Fumes and dust
Small CNC mills cut a wider variety of stock materials, but are not as clean as 3D printers, i.e. they produce dust and shards, making them excellent garage tools but inappropriate for homes. Laser cutters also require fume extraction devices and air compressors which are often loud and bulky. For these reasons, laser cutters are not commonly used at home and are usually kept in a separate room in the workplace. It should also be noted that, while smaller laser cutters are already priced within the reach of schools, small shops and hackerspaces, they are not yet affordable enough for individuals.
Interface and speed
All the digital fabrication tools described above still require some technical knowledge to operate and are very far from the fictional Star Trek replicator which was capable of materializing objects and edibles at a voice command. Also, 3D printers, while highly flexible in terms of what they can make, are still not very fast. Printing an object takes time and while a plastic whistle can be printed in as little as 10 minutes, a mount for an iPhone may take one or two hours to produce. Naturally, as the technology becomes more reliable and with additions such as MakerBot’s automated build platform (which allows the manufacturing of series of different or similar items with no human intervention in between prints), operators can leave the machine unattended as it prints, but they will still have to wait for the finished objects to be finalized and ejected.
The current state of personal 3D printers has often been compared with the early days of personal computers  with its relatively small community of developers working in hackerspaces and garages around the world. But, despite the technology’s current limitations, this is clearly starting to change. As described above, between 2009 and 2011 new developers and manufacturers of low cost personal 3D printers appeared in the market, resulting not only in more research and development, but also in an increasing number of digital fabrication tools in the hands of individuals. As De Bruijn  points out, since each adopter of an open source 3D printer is also a potential developer, the growth in the number of adopters also translates into improvements in the technology. In turn, cheaper, better and easier to operate 3D printers tend to draw new adopters and developers. Because of this, in the same two years, these machines went from producing mostly mangled plastic objects vaguely resembling shot glasses to being able to generate prints as complex as a Gothic Cathedral model or a Sarrus Linkage 3D printer.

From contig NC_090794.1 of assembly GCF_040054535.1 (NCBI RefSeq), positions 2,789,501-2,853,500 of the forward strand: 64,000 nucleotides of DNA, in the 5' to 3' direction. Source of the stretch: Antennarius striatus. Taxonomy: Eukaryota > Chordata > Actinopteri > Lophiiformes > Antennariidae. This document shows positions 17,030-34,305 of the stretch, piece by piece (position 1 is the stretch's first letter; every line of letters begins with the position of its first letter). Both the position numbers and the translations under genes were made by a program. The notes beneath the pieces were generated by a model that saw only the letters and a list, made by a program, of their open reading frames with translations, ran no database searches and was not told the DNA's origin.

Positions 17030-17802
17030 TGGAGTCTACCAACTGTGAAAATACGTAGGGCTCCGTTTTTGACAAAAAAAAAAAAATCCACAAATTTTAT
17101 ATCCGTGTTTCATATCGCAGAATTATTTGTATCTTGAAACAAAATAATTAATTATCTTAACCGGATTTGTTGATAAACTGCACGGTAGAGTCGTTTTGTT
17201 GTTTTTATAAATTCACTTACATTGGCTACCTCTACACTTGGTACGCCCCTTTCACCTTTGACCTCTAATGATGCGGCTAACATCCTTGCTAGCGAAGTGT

Just as with computers 40 years ago, it might now be difficult to imagine these digital fabrication tools being operated by anyone other than engineers or technically inclined hobbyists. But, following in the footsteps of PCs, personal 3D printers are now taking the leap from a technology requiring specialized skills to something the average individual can operate. This shift is illustrated by the fact that between early 2009 and late 2010 the under $4000 personal 3D printers available in the market went from being just a combination of bill of materials plus plans (the user sources the materials and assembles the machine), to kits plus instructions (the user assembles the machine but all the materials are provided), to fully assembled machines (user just needs to know how to operate and maintain it). With important improvements, additions and new models being introduced at a fast rate, personal 3D printers are rapidly transitioning from a tech hobby to a functional technology accessible to all.
From Bits to Atoms and Back
Professional CAD software is extremely complex. Even though the best of these applications are very powerful, the time and effort required to become a skilled CAD user is non-trivial. Nevertheless, just as it happened with digital imaging applications which were once too complex for the average user, simple and free modeling applications are now available and even include versions for portable devices.
Public databases of blueprints also play an important role in providing both designers and non-designers with blueprints for fabrication. Thingiverse.com is today the most prominent example of such a database. This online ‘universe of things’ consists in a repository of mostly open and free digital designs for physical objects, i.e, models that can be downloaded and then materialized using fabrication tools such as 3D printers, laser cutters and CNC mills. As of mid 2011, Thingiverse contained over 8000 models (contributed both by highly skilled designers and beginners, some of which are children and adolescents) and included a little bit of everything from kitchenware, toys and jewelry to machine parts, electronics, architectural models, and eye glass frames. The open licenses under which most of these designs are published allow the website’s users to not only download and fabricate the objects but also to alter and combine them. Currently, Thingiverse is expanding rapidly not just with new models but also with an increasing number of derivatives and mashups (the mix of different designs and content to create a new derivative work).